Did you know we live in a ghost town?
Yes, NYC is a place where ghosts live. Not literally of course -- ghosts don't exist -- but the lives of past New Yorkers have shaped our city, literally and figuratively, and the spirit of New Yorkers past still haunt our collective memories.
And, to find them, all you have to do is a take a walk.
First, go to West 44th Street. This one block of Manhattan is one of the most fascinating in this or any part of any city in this country. This is where the Algonquin Hotel once existed, and in its restaurant, Dorothy Parker and Robert Benchley and Edna Ferber and George Kaufman and all sorts of literary legends formed the Round Table -- perhaps the most famous American salon in history. West 44th Street is also where the Harvard Club is located, a place where New Yorkers at the pinnacle of wealth and power came and still do come to congregate. It's where The New Yorker used to have its offices. Under the decades long leadership of William Shawn, this magazine launched the careers of countless legendary writers, including JD Salinger and John Updike. And, much more recently, West 44th Street is the location of the Sofitel Hotel, where a certain former IMF chief got nasty with a maid and thus upended French politics.
This long, fascinating article from Vanity Fair gives a general and personal history of West 44th Street and how the people who worked, drank, and screwed there formed our city's cultural and political history forever.
Second, walk up to Fifth Avenue and 72nd street and pop into Central Park. And stare at Rumsey Playground and then close your eyes. Then open your mind and imagine a gorgeous Beaux Arts building standing right there. And imagine it's nighttime, and men and women in beautiful suits and dresses are getting out of limos and going inside into what used to be casino. Yes, such a place used to exist right there. It was a building designed by Calvert Vaux in 1859, one of the original architects of Central Park, that was originally called the Ladies Refreshment Salon. By the turn of the century it became a music hall and then, in 1929, under the infamous Mayor Jimmy Walker, it was turned into a Casino -- a sign of the wretched excess of Roaring Twenties New York. Walker's corruption, and the casino he helped build, became hated symbols after the Great Depression began. Walker was forced to resign in 1932 and Robert Moses, in a rash act of thoughtless anti-Walkerism, tore this beautiful historic building down. The ghosts of Walker and Mosesstill exist in this empty space -- a symbol of the price of corruption and zealous self-righteousness. (If you ever read The Power Broker, Robert Caro writes a lot about this.)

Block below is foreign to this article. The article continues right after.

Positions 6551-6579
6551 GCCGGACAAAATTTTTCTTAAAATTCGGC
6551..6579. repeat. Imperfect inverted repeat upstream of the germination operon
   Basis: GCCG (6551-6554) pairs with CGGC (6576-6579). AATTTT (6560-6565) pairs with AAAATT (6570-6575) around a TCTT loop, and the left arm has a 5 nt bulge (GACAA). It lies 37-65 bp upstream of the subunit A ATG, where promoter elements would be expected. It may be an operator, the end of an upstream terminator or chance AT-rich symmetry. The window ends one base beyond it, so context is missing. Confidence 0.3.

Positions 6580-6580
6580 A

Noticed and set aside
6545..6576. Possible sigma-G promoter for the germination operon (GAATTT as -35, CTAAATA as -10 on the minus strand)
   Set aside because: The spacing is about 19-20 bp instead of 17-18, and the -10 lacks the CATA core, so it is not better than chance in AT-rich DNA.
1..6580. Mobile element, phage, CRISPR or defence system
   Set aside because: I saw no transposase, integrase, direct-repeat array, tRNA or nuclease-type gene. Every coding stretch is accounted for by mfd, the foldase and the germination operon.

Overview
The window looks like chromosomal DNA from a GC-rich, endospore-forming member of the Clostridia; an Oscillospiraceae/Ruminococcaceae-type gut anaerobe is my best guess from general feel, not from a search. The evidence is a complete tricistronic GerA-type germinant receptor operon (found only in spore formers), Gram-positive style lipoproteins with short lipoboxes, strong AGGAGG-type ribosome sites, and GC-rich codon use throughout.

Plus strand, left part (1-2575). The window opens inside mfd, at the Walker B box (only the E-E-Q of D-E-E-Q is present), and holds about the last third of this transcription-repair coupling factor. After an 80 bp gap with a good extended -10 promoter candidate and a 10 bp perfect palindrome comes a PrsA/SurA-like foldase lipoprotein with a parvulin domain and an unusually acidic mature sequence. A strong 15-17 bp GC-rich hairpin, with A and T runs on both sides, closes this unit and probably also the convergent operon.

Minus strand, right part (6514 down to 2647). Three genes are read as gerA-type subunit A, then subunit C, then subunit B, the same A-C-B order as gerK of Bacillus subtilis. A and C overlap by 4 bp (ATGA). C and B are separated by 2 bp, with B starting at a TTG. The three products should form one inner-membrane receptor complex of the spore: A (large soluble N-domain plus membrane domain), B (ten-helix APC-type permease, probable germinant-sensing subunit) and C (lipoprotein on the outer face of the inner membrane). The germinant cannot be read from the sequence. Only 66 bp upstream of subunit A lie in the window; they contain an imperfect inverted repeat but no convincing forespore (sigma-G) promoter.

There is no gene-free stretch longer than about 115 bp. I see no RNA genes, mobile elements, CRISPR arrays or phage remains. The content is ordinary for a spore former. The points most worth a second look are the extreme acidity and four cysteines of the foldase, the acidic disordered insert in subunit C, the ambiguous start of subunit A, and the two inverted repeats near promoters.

So today, people who visit Central Park, never know that such a building used to exist there. But the ghosts still do.